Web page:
Whole-body vibration could be just as effective as exercise, scientists say

Evrard Martin
Mars 17, 2017

Lead author Dr Meghan McGee-Lawrence, based at Augusta University, Georgia said:"Our study is the first to show that whole-body vibration may be just as effective as exercise at combating some of the negative consequences of obesity and diabetes".

Tests on mice showed vibration helped them maintain muscle and bone health, with obese and diabetic mice experiencing the same positive effects from both vibration and regular exercise. Whole-body vibration consists of a person sitting, standing or lying on a machine with a vibrating platform and could also benefit people who find it hard to exercise. When the machine vibrates, muscles contract and relax multiple times during each second, which causes them to work in a low-impact way.

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It might sound like an infomercial, but whole-body vibration (WBV) in lieu of traditional exercise may be a real thing in the future. The mice were followed for 13 weeks, and were weighed weekly.

20 minutes of whole body vibration has significant benefits.

The results show that the genetically-obese and diabetic mice benefited from WBV and treadmill-exercise in a similar manner.

While body vibration didn't address the defects in bone mass of obese mice completely, it increased global bone formation. But for people who find it hard to work out in a traditional way, "our study suggests it may be possible to obtain some of the same beneficial effects of exercise in a different, less strenuous way".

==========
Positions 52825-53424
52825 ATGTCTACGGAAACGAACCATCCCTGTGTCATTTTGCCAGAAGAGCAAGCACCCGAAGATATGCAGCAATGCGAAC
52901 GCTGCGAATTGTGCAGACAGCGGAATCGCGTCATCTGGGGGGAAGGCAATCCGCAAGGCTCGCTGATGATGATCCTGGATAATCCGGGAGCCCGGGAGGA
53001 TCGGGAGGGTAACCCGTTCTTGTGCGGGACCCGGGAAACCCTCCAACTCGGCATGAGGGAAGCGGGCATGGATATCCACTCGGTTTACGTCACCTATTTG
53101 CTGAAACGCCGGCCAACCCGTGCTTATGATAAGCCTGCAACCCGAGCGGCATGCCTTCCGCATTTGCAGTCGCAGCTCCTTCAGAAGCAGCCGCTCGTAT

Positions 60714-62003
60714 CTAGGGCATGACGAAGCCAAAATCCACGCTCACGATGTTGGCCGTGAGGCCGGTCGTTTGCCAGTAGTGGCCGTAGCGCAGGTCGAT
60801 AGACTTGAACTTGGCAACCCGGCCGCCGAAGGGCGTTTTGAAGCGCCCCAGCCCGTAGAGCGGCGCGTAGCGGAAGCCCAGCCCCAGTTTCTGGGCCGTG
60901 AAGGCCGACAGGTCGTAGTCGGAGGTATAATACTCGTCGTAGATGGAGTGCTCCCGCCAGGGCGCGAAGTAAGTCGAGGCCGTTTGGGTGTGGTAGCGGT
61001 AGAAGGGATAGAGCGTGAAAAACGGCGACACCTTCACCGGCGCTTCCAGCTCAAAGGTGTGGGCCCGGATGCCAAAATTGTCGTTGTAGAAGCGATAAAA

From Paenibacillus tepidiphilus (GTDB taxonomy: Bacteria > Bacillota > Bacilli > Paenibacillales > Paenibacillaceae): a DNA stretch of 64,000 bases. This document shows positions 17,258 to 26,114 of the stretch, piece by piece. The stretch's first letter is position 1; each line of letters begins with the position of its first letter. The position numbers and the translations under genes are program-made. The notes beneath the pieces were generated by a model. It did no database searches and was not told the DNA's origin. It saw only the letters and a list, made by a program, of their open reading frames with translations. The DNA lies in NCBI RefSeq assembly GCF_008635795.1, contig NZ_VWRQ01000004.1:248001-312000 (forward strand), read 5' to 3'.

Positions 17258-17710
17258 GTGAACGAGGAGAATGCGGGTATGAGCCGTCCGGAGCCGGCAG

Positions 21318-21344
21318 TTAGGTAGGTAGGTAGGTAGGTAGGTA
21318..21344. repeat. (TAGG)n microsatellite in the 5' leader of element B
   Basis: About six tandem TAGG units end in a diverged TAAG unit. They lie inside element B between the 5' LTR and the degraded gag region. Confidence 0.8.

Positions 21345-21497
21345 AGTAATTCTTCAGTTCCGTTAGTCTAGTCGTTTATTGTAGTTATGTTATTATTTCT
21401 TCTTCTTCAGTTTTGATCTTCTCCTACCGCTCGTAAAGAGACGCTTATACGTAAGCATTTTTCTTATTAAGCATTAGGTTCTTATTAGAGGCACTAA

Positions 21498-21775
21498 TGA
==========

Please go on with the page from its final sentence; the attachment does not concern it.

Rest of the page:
McGee-Lawrence added, "because our study was conducted in mice, this idea needs to be rigorously tested in humans to see if the results would be applicable to people".

Gone are the days where you need to spend long sessions struggling at the gym.

Pete McCall, an exercise physiologist with the American Council on Exercise, says that benefits of whole-body vibration are "100% legit".

Anyone who's been unlucky enough to spend some time watching late night-television will have seen ads for gadgets like the Power Plate, a vibrating platform created to speed up fat burning during a workout.

The American Council on Exercise warns that whole-body vibration machines may affect pacemakers and other electronic implants, and that pregnant women and anyone with a history of seizures, tumors or thrombosis should not use them.

The research did not examine differences in heart and lung health.

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